Special Issue in Annals of Geophysics – Earthquake geology: science, society and critical facilities (open access)

The latest issue of Annals of Geophysics is devoted to Earthquake geology: science, society and critical facilities. Vol 56 (6) is a Special Volume, and I am proud to say it’s our volume! Finally, 14 papers are included in this issue, most of them authored by early career researchers (ECRs). The papers are based on work presented at the 2nd INQUA meeting on Active Tectonics, Earthquake Geology, Archaeology and Engineering in Corinth, Greece, 2011. The issue was edited by Christoph Grützner, Salvatore Barba, Ioannis Papanikolaou and Raul Pérez-López and all papers are open access! All manuscripts deal with earthquake research in the broader Africa-Europe collision zone:

Geographical distribution of the work included in the Special Volume.

The studies focus on paleoseismology, active tectonics, tectonic geomorphology and macroseismic intensity scales (ESI 2007, EMS 98).


This volume is dedicated to the memory of the Associate Professor Ioannis Fountoulis (1954-2013) who passed away too early. Prof. Fountoulis was a structural geologist, member of the National and Kapodistrian University of Athens, working since the 80s in Neotectonics. He participated in several INQUA meetings and workshops, including the Corinth 2011. He contributed in 3 separate papers within this volume, but sadly passed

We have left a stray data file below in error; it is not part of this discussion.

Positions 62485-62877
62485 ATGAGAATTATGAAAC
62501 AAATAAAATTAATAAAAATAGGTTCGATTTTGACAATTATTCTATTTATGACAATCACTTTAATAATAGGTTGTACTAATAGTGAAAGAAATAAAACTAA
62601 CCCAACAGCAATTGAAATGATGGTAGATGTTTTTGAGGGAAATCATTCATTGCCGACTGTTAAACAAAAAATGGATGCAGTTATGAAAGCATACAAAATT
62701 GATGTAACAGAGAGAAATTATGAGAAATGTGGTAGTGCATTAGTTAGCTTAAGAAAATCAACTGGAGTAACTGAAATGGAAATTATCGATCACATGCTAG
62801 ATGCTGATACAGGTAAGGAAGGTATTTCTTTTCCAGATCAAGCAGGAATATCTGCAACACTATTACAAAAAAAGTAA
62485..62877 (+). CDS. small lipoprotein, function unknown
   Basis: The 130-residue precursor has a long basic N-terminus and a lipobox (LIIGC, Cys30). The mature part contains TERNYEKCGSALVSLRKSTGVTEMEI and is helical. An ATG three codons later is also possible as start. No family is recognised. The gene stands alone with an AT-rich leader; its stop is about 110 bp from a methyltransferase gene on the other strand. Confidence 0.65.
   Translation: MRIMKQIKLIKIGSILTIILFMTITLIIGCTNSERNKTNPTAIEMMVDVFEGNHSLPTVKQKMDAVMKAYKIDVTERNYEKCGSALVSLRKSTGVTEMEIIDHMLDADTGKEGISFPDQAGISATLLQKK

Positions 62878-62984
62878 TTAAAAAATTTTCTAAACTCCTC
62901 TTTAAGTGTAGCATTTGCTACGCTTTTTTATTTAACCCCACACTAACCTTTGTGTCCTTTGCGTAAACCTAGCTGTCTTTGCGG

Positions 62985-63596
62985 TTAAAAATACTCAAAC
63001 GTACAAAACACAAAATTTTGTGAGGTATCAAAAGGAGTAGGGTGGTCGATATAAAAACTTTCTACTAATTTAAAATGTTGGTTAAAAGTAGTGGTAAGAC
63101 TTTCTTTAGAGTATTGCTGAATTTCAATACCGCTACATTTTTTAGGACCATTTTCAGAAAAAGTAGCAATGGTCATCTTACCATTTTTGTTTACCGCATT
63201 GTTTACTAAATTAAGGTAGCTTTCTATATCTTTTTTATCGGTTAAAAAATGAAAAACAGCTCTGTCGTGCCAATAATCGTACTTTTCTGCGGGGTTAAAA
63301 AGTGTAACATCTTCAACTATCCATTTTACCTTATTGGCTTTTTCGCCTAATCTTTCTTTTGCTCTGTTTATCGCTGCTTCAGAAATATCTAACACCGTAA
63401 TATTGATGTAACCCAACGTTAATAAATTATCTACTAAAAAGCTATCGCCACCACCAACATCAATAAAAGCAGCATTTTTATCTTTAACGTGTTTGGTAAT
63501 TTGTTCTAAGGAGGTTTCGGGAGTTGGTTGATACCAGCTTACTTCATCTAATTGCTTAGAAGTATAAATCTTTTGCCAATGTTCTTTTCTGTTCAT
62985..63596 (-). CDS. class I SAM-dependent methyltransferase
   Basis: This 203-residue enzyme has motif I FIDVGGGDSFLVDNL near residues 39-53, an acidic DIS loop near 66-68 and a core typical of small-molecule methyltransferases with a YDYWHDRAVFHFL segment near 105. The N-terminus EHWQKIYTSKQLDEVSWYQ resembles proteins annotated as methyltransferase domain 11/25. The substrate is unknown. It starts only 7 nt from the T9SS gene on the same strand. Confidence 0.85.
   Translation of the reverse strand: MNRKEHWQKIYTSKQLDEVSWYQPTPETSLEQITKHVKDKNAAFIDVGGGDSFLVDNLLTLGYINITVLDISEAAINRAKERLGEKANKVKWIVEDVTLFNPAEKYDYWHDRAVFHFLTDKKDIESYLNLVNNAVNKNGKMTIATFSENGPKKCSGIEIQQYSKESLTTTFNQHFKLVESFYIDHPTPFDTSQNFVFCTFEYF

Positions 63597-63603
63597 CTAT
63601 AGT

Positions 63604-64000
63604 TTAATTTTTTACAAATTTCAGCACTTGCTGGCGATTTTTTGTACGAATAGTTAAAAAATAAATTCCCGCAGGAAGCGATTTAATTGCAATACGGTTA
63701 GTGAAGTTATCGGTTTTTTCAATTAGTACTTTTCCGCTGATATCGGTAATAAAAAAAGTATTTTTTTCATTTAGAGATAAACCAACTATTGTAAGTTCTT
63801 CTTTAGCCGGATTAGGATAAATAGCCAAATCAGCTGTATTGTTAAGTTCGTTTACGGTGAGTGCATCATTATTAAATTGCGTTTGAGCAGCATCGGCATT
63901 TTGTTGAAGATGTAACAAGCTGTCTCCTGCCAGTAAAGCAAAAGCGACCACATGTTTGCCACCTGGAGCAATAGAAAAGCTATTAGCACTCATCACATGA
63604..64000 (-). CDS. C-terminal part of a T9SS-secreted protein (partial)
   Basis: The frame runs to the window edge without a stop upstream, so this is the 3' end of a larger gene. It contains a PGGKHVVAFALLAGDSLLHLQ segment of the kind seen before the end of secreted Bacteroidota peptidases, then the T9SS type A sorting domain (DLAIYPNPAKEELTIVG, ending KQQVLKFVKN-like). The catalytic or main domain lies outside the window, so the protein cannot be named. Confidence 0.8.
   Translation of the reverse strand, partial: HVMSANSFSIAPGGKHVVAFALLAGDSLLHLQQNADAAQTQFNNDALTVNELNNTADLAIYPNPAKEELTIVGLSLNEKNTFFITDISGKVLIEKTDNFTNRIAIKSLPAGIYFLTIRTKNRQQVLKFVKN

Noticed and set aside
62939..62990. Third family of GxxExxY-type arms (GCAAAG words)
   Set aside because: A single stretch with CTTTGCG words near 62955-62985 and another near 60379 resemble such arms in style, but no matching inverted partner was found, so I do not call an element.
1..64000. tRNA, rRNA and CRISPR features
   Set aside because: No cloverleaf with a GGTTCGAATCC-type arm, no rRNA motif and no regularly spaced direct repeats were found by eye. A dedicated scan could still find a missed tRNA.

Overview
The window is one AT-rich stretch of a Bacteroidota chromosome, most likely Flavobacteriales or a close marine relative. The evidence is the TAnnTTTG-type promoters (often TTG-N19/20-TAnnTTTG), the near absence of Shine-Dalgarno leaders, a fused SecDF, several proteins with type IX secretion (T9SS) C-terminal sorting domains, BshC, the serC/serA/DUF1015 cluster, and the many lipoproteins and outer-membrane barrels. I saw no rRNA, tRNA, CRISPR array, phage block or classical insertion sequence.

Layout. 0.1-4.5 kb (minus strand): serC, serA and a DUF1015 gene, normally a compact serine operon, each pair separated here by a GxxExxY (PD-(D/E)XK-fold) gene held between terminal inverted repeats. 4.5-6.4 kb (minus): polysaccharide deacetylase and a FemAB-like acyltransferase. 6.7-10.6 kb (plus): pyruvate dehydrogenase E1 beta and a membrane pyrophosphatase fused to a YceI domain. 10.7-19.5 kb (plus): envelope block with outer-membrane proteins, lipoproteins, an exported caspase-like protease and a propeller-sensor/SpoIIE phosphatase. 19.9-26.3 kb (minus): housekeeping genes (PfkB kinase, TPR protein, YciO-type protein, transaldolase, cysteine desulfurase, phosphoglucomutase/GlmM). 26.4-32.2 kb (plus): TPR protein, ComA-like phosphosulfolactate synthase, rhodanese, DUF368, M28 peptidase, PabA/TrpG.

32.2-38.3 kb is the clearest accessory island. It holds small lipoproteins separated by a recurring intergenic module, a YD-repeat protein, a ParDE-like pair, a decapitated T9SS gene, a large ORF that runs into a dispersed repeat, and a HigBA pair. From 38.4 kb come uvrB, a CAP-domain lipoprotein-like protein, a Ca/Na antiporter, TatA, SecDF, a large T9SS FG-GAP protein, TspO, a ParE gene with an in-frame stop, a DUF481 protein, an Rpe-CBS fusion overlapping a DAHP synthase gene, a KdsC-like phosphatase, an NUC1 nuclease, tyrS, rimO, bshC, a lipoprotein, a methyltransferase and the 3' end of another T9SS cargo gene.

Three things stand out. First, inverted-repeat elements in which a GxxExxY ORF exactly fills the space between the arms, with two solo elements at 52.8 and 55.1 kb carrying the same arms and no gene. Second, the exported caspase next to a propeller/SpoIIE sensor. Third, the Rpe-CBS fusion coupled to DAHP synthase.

away before its publication.

We wish to thank Anna Grazia Chiodetti, Francesco Caprara and the staff of Annals of Geophysics for their efforts to make this volume possible. Furthermore, a big Thank You and ευχαριστώ πολύ to all participants of the 2nd INQUA workshop in Corinth!

Enjoy reading!

Christoph, Salvatore, Ioannis & Raúl


PS: By the way, you can download the Corinth2011 abstracts volume with dozens of reviewed extended abstracts (short papers up to 4 pages) for free here (PDF, 150 mb): http://ees.kuleuven.be/igcp567/images/Corinth2011-abstractvolume.pdf.

Just to illustrate that science is not only hard work, but also can be fun:


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Christoph Grützner

Christoph Grützner

works at the Institute of Geological Sciences, Jena University. He likes Central Asia and the Mediterranean and looks for ancient earthquakes.

See all posts Christoph Grützner

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